It’s the “theoretically” part that makes Marcy cautious about making any life-friendly predictions at all, however.
‘Split brain’ on habitability
The “burdensome” problem for the scientific community in describing a habitable zone is that scientists know little about where life forms, Marcy said.
“There’s a split brain that we scientists have right now. Half of our brain says there’s a habitable zone and it lies between a region inward of where the Earth is and a region outside the Earth’s orbit [for stars our size],” he said. “The other half of our brain knows perfectly well that excellent destinations for our search for life lie elsewhere in the Solar System.”
Marcy mentioned Jupiter’s icy satellite Europa, as well as Saturn’s hydrocarbon-swaddled moon Titan and its fountaining Enceladus. These moons contain either water or compounds similar to Earth’s atmosphere. They receive energy from their gravitational interactions with a massive gas giant planet.
Even the processes by which life arose are under debate. Did it come to be through chemical processes on Earth, or was it transported through comets or other small bodies? How did amino acids became proteins or complex DNA? For Earth itself, was the presence of the Moon important? Does life have to be carbon-based like the life forms on our own planet?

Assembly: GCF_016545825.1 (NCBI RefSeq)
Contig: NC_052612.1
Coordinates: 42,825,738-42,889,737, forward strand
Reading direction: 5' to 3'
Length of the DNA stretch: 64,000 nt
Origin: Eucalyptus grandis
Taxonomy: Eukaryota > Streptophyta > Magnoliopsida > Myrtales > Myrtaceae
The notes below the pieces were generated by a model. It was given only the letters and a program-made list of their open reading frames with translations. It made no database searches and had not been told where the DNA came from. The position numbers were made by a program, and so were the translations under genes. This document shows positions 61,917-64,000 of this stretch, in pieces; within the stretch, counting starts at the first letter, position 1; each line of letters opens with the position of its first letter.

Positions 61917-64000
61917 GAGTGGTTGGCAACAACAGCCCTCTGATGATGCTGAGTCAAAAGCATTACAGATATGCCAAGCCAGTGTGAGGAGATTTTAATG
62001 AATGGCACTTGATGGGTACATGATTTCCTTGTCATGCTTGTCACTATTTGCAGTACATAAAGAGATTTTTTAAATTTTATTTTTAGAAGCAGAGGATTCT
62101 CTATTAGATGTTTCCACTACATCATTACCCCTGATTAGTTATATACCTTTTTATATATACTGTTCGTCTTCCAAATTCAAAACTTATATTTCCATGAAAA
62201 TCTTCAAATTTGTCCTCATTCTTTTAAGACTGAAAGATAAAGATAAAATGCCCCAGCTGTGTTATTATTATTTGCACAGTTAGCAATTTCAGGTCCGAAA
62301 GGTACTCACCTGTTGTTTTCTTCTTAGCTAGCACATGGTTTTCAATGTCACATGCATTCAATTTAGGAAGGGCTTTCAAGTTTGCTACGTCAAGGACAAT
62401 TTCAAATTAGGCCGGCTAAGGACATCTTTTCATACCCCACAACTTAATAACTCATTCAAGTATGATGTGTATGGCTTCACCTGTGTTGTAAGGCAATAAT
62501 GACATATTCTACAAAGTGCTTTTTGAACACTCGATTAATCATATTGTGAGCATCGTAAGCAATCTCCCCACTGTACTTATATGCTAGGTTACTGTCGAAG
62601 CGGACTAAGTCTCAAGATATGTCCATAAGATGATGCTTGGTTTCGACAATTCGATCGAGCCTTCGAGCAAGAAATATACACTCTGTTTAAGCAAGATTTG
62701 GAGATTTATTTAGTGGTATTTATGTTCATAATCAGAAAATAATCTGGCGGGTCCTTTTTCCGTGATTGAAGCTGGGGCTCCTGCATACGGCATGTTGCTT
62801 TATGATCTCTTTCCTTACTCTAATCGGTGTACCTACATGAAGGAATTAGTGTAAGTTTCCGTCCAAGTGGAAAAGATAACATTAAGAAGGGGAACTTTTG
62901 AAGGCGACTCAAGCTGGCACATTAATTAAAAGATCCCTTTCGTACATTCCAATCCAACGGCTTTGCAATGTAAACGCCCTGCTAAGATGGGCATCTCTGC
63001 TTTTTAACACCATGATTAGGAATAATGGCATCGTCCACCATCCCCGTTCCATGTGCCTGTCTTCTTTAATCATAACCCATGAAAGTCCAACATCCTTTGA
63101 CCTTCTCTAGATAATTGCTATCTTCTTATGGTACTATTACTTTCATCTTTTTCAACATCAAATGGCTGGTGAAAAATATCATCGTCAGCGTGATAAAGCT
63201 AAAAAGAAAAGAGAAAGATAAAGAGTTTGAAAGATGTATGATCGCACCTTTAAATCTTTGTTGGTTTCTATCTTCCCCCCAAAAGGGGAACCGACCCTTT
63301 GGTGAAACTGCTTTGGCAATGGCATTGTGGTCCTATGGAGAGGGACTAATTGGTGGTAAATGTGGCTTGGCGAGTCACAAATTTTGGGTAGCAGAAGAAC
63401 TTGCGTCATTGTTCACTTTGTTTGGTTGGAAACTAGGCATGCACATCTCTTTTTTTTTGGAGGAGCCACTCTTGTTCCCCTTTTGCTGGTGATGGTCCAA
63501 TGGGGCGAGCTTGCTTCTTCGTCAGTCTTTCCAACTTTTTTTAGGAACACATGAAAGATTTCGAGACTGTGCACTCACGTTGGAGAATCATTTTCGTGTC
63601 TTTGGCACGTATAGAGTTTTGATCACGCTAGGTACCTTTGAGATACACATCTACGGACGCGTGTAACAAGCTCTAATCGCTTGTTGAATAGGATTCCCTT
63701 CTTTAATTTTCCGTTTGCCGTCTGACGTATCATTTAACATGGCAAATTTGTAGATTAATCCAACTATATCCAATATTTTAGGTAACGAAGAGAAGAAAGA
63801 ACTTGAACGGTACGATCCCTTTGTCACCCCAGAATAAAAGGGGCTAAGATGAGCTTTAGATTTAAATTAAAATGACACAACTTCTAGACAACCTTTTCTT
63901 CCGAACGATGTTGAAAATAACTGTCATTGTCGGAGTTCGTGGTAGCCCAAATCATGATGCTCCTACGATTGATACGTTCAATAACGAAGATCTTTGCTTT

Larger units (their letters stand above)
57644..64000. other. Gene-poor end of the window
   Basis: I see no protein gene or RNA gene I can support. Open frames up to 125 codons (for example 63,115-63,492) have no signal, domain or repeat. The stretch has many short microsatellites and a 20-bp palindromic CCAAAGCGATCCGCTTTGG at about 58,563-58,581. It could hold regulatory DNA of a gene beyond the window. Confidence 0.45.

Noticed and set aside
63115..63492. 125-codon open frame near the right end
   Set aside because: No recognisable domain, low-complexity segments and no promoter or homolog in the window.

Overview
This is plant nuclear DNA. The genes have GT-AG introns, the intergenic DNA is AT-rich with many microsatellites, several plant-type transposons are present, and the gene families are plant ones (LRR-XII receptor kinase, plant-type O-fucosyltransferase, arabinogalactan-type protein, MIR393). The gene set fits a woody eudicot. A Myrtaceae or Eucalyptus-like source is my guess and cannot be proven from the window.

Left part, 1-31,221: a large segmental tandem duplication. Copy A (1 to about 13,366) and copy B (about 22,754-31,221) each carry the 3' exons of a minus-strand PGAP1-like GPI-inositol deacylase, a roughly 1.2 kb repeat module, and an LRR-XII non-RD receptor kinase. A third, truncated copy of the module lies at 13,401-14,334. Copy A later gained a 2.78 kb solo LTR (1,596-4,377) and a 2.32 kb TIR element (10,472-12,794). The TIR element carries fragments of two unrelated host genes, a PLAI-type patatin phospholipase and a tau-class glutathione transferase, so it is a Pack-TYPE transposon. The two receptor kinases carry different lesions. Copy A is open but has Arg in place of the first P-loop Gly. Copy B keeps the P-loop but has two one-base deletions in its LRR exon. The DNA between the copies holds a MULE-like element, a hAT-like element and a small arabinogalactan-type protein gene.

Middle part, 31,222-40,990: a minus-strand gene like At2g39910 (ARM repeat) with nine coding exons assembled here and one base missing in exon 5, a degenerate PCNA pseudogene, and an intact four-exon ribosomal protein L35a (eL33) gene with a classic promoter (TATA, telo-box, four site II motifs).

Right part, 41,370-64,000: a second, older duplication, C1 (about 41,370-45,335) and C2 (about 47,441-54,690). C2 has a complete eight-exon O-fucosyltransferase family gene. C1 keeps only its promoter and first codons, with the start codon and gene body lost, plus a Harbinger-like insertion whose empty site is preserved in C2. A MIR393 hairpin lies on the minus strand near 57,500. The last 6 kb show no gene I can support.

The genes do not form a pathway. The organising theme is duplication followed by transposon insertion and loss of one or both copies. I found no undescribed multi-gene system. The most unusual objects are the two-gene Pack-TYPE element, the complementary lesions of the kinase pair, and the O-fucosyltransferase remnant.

“If we don’t understand how life started here on Earth, how would we know if life could start around any other star?” Marcy said.
The value of studying other planets
One driver of exoplanet research is assessing habitability. If life isn’t the driving force behind that search, what else could the planets teach us? Marcy says there is still a lot we can learn.
His survey shows two kinds of small planets besides Earth. There are ones that are 50 percent larger with rock and lots of gas, and ones 50 percent smaller that are purely rock. Marcy has an idea of what may make those larger ones so much more replete with gas, with a thicker, Neptune-like atmosphere, than the smaller ones. (Atmosphere could be one of the metrics linked to habitability, although Marcy believes one can’t say for sure.)
“Perhaps nature makes rocky planets roughly the size of the Earth fairly commonly, but some of the time there’s still some gas floating around in the early planetary nebula, and in that case these rocky Earth-sized planets might gravitationally attract some of that gas.”
This means that the “sub-Neptunes” Marcy describes could be nothing more than Earth-like planets that found themselves surrounded by hydrogen and helium late in their formation. Marcy suggests the planet would have then formed in a two-step process: first coalescing into something close to Earth, and afterwards picking up the blanket of gas over times.
“The key question for astrobiology is how common are planets that just have a bare rocky surface like the Earth, with a very, very weak atmosphere,” he added.
Helium can’t evaporate away due to sunlight because it is too light, and even hydrogen is unlikely to have left easily because the star must be at a certain proximity to make the atmosphere hot enough for the hydrogen molecules to achieve escape velocity.
Marcy frames the search for habitable exoplanets as a challenge to the coming generation of astronomers, planetary scientists, biologists and molecular chemists. It’s not only about the search for planets like our own, but also the processes that lead to life itself.